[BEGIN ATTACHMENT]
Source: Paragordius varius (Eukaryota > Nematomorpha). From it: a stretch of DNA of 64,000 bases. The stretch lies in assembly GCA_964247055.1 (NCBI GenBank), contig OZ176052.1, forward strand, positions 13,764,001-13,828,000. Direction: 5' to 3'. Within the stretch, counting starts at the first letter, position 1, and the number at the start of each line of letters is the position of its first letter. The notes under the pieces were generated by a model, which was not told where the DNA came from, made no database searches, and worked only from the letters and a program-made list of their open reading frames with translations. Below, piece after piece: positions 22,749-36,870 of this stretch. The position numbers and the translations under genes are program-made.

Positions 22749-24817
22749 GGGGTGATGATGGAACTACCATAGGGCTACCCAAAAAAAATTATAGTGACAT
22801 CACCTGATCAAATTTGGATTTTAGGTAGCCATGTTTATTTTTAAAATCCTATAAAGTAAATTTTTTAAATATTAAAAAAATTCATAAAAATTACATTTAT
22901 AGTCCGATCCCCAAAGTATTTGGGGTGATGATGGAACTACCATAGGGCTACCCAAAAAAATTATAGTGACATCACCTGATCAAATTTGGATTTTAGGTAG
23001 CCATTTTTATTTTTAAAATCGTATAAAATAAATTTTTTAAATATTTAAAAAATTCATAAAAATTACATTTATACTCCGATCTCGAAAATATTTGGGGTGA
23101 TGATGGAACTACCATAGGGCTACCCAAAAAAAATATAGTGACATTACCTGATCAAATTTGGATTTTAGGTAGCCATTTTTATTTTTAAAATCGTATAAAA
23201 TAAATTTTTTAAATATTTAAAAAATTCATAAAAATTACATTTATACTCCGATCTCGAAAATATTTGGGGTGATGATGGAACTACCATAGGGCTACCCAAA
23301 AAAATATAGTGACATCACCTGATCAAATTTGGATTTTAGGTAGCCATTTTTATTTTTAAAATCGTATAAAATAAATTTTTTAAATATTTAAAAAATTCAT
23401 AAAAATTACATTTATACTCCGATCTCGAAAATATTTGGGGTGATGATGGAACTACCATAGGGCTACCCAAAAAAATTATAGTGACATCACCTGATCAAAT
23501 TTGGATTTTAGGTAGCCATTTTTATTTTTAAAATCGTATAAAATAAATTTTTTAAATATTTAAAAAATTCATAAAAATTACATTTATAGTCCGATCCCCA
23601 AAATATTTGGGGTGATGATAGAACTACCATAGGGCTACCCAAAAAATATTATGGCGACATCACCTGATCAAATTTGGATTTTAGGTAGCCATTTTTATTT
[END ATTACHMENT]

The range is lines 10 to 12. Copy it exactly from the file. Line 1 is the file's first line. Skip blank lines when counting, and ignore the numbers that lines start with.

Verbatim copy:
23401 AAAAATTACATTTATACTCCGATCTCGAAAATATTTGGGGTGATGATGGAACTACCATAGGGCTACCCAAAAAAATTATAGTGACATCACCTGATCAAAT
23501 TTGGATTTTAGGTAGCCATTTTTATTTTTAAAATCGTATAAAATAAATTTTTTAAATATTTAAAAAATTCATAAAAATTACATTTATAGTCCGATCCCCA
23601 AAATATTTGGGGTGATGATAGAACTACCATAGGGCTACCCAAAAAATATTATGGCGACATCACCTGATCAAATTTGGATTTTAGGTAGCCATTTTTATTT